Study Shows Johnson & Johnson Vaccine Developed Less Delta Antibodies Than Other Shots

Source: Pixabay
Source: Pixabay

A recent experiment analyzing Johnson & Johnson’s single-shot vaccine found out that it produced a not-so-severe antibody response against the Delta variant compared to Moderna and Pfizer vaccines. However, experts believe that it will probably still do fine against the new variant in real-world conditions.

About The Study

Researchers from the New York University harvested blood from eight Moderna-vaccinated individuals, nine people who got Pfizer shots, and 10 J&J injected people, a preprint version of the study suggests.

The scientists compared the antibody response against the Delta variant of all three categories.

The results were interesting – the Moderna and Pfizer group presented a three times lower immune response against delta than the regular variant.

However, for the J&J-vaccinated individuals, the response was approximately 5.4 times lower, the authors added.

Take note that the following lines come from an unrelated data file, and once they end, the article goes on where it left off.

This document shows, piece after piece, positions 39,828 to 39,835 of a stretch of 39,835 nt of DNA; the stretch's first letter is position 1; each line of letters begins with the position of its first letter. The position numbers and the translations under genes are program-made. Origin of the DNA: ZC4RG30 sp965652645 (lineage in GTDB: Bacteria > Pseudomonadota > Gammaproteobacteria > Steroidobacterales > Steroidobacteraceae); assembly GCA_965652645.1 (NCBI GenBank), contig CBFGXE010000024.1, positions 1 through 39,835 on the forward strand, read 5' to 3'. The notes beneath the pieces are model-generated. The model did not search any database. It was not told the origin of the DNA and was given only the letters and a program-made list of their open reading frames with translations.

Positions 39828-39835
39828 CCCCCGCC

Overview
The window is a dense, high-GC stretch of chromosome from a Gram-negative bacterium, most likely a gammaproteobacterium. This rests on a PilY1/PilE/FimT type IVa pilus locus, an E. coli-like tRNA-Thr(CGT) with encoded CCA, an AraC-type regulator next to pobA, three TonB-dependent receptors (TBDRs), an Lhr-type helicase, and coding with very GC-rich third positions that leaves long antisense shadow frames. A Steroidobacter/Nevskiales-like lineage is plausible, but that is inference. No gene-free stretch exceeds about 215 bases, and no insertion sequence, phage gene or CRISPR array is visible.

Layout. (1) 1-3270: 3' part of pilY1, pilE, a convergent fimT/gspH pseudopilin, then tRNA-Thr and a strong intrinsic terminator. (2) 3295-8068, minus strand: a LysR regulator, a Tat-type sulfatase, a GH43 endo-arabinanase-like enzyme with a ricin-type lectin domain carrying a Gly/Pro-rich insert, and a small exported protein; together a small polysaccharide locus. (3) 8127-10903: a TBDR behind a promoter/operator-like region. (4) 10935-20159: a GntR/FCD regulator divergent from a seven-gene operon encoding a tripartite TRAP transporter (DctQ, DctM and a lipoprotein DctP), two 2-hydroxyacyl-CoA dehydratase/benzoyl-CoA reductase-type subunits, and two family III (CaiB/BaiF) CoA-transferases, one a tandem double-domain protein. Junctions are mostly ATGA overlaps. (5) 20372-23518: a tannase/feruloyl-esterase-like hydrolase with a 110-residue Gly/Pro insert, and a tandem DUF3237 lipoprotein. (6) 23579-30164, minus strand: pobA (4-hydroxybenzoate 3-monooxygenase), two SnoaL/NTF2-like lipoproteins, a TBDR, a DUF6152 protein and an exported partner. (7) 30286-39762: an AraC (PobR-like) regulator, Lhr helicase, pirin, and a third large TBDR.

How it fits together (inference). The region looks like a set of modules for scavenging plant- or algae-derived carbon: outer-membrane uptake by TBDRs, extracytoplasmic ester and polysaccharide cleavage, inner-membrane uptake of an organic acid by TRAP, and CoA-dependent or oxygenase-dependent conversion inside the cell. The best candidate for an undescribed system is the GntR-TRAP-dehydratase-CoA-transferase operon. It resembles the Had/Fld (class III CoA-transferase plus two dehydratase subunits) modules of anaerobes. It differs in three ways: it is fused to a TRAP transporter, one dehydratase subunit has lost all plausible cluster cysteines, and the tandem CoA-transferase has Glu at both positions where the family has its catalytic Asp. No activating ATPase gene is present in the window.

According to the study’s authors, the lower antibody response for the J&J shot “could result in decreased protection.”

Statistics suggest that over nine million American citizens got the Johnson & Johnson vaccine.

The Delta variant is the most prevalent cause of new infections in the United States. The most frightening detail about it is that it is 50% more infectious than the Alpha variant, the former most dominant strain. It also presents mutations that can help it skip immune responses.

Dr. Ned Landau, the study’s leader, stated in an interview with CNBC that the discovery suggests that J&J vaccinated people “should at least consider” the second dose of a similar vaccine produced by another company (Pfizer or Moderna).

However, some scientists are skeptical regarding the findings of the small lab study, which hasn’t been peer-reviewed yet.

Tonia Nissen
Based out of Detroit, Tonia Nissen has been writing for Optic Flux since 2017 and is presently our Managing Editor. An experienced freelance health writer, Tonia obtained an English BA from the University of Detroit, then spent over 7 years working in various markets as a television reporter, producer and news videographer. Tonia is particularly interested in scientific innovation, climate technology, and the marine environment.